Biohackers Are Now Using CRISPR

Don’t worry, they’re really only interested in making beer
crispr gene editing

Americans are okay with gene editing human embryos, as long as the tweak will cure a harmful genetic disease the baby is destined to get. Screenshot; video by McGovern Institute for Brain Research at MIT

The advent of enzyme complex CRISPR/Cas9 has ushered in a new age of genetic manipulation—it could help us cure diseases or resuscitate extinct species. One of CRISPR’s big advantages is that it’s much easier to use than its predecessors. So easy, in fact, that amateur biohackers are using it in their experiments, according to a report from Nature News.

It’s natural to be nervous about this. CRISPR is a powerful tool that scientists don’t fully understand, and it can have unintended consequences even when used cautiously. Ever since April, when a team of Chinese researchers published their findings after using CRISPR to change the genes of human embryos, the discussion has reached a fever pitch. Experts have been discussing the issue of consent (embryos can’t consent to having their genes manipulated, and the effects could be passed down for generations), the consequences of introducing an unintended change, and the effects on the ecosystem should a genetically manipulated animal break free from the lab.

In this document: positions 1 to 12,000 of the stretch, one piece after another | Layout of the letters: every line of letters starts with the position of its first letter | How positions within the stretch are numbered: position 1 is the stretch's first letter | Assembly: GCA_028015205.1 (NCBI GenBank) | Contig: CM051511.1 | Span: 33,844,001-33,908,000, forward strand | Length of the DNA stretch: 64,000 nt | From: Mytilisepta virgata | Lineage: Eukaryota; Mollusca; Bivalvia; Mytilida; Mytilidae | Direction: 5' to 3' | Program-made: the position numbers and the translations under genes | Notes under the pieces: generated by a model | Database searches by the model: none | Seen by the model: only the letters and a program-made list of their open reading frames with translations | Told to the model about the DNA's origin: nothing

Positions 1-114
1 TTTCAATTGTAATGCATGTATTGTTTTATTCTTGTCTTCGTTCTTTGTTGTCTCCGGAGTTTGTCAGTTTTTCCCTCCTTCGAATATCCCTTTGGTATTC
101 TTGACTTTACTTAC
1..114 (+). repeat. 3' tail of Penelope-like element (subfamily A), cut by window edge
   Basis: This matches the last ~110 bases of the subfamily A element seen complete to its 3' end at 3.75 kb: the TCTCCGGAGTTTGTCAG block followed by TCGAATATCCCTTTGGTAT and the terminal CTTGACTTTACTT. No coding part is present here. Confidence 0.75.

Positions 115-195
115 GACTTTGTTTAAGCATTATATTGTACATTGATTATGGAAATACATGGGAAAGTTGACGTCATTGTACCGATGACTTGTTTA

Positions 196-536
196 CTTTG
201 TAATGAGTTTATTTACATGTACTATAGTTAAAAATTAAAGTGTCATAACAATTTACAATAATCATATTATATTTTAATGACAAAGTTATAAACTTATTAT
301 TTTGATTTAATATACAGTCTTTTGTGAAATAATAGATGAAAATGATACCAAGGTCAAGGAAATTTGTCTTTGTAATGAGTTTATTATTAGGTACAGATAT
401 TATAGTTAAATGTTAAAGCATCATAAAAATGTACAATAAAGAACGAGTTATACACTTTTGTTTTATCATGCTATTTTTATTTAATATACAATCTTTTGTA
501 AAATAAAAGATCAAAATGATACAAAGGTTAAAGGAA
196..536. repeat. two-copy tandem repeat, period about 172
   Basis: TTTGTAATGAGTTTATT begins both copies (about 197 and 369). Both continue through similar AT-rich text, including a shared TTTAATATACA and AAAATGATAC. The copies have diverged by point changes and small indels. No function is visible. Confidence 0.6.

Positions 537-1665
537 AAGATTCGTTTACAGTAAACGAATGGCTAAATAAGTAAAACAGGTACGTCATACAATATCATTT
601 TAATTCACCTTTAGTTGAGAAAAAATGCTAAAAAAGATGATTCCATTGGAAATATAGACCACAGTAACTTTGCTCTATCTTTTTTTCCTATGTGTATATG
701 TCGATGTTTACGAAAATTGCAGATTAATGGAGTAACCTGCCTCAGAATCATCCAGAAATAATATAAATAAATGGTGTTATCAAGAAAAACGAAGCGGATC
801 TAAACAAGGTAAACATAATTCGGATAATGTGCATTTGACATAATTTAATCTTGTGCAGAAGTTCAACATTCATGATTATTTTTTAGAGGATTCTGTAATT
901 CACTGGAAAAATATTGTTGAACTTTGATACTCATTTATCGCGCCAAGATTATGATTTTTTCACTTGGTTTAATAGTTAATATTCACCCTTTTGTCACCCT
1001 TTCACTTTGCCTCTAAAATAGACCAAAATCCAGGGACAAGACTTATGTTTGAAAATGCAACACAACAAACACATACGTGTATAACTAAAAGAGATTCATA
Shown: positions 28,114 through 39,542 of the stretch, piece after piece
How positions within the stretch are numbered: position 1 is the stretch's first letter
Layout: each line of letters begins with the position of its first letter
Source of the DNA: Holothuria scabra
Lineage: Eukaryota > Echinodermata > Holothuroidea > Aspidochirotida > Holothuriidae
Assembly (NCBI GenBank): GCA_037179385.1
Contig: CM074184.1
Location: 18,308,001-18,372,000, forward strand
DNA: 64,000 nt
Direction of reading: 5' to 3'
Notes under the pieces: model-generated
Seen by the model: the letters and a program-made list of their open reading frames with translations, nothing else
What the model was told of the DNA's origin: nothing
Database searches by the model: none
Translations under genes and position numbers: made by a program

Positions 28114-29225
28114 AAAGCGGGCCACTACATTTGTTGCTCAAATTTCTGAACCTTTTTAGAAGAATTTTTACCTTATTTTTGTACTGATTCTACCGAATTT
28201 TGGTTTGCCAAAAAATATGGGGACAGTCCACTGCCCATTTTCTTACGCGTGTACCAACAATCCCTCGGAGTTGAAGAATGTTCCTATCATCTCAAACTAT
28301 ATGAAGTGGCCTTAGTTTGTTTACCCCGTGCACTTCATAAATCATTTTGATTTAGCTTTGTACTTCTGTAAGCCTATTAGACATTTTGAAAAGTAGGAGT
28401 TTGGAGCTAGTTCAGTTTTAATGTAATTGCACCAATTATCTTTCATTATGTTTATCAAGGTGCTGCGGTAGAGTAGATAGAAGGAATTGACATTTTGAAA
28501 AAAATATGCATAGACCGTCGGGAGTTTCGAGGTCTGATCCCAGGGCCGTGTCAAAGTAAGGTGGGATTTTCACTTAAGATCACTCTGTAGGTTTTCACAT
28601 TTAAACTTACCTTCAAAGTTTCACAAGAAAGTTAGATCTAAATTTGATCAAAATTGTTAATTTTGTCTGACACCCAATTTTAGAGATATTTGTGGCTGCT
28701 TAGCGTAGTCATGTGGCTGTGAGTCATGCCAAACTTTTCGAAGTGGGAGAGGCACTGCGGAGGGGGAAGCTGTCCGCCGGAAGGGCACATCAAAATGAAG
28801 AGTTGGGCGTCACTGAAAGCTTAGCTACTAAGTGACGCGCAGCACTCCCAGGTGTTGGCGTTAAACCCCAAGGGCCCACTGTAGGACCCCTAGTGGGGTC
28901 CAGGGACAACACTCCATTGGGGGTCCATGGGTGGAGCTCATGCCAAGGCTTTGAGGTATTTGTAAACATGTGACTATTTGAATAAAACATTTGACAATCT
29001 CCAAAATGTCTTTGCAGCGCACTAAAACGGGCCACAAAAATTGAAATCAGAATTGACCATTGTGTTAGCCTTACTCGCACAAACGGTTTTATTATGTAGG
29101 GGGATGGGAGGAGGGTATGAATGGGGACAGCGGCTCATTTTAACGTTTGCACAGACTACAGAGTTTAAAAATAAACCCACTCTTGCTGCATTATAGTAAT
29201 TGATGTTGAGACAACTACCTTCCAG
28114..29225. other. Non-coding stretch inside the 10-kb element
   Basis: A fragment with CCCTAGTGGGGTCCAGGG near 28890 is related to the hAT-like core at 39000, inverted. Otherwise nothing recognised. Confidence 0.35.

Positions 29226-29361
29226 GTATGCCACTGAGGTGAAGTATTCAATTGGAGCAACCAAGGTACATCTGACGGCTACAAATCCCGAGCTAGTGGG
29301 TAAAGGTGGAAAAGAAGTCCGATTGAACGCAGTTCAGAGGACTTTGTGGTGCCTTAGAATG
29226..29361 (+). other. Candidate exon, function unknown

But a lot of these concerns are isolated to some of the most advanced labs in the world. Yes, CRISPR is easy to use, but it’s not that easy to get the exact results you want, even for the experts. It’s highly unlikely that an amateur biohacker with little scientific knowledge could use CRISPR to create an unstoppable virus or change the human genome. It’s just too difficult.

Plus, biohackers don’t seem to be into that in the first place. The biohackers highlighted in the Nature News piece are more interested in engineering yeast to make unique beer or vegan cheese, or changing the color of a flower. On one message board, a biohacker with the alias plambe planned to use CRISPR to modify stress hormone receptors in plants in order to “deliver shit wherever I want when I want in the nucleus.”

Biohackers working with CRISPR still need to be careful—the U.S. Bioterrorism Protection Team has been casually monitoring biohackers over the past few years, the Nature News piece notes, likely to make sure they’re not making any biological weapons—but it’s unlikely any of them will be able to realize experts’ worst fears about CRISPR’s consequences. Not that they’d want to, anyway.